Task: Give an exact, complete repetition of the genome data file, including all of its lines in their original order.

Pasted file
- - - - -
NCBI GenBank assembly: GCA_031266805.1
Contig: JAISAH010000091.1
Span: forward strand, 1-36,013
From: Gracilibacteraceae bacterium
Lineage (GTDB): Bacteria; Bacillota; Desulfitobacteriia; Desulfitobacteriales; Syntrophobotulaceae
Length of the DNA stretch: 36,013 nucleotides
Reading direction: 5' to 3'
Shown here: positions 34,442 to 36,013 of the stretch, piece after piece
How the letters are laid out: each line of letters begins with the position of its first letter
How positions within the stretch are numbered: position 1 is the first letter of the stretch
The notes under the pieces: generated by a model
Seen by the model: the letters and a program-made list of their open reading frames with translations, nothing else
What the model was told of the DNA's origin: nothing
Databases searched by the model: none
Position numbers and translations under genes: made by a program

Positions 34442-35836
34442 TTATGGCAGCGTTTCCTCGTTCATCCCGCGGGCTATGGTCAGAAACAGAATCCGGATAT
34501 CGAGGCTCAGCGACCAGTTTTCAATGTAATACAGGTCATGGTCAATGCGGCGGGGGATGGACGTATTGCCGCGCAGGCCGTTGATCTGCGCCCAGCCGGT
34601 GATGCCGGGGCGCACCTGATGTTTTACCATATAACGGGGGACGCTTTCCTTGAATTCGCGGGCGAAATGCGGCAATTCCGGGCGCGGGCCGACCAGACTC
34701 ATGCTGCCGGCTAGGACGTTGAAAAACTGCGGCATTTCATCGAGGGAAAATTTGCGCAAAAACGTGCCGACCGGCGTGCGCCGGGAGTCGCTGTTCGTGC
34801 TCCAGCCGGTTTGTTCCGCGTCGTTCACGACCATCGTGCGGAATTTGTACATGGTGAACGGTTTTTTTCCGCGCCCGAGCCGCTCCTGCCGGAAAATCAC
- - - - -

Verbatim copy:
NCBI GenBank assembly: GCA_031266805.1
Contig: JAISAH010000091.1
Span: forward strand, 1-36,013
From: Gracilibacteraceae bacterium
Lineage (GTDB): Bacteria; Bacillota; Desulfitobacteriia; Desulfitobacteriales; Syntrophobotulaceae
Length of the DNA stretch: 36,013 nucleotides
Reading direction: 5' to 3'
Shown here: positions 34,442 to 36,013 of the stretch, piece after piece
How the letters are laid out: each line of letters begins with the position of its first letter
How positions within the stretch are numbered: position 1 is the first letter of the stretch
The notes under the pieces: generated by a model
Seen by the model: the letters and a program-made list of their open reading frames with translations, nothing else
What the model was told of the DNA's origin: nothing
Databases searched by the model: none
Position numbers and translations under genes: made by a program

Positions 34442-35836
34442 TTATGGCAGCGTTTCCTCGTTCATCCCGCGGGCTATGGTCAGAAACAGAATCCGGATAT
34501 CGAGGCTCAGCGACCAGTTTTCAATGTAATACAGGTCATGGTCAATGCGGCGGGGGATGGACGTATTGCCGCGCAGGCCGTTGATCTGCGCCCAGCCGGT
34601 GATGCCGGGGCGCACCTGATGTTTTACCATATAACGGGGGACGCTTTCCTTGAATTCGCGGGCGAAATGCGGCAATTCCGGGCGCGGGCCGACCAGACTC
34701 ATGCTGCCGGCTAGGACGTTGAAAAACTGCGGCATTTCATCGAGGGAAAATTTGCGCAAAAACGTGCCGACCGGCGTGCGCCGGGAGTCGCTGTTCGTGC
34801 TCCAGCCGGTTTGTTCCGCGTCGTTCACGACCATCGTGCGGAATTTGTACATGGTGAACGGTTTTTTTCCGCGCCCGAGCCGCTCCTGCCGGAAAATCAC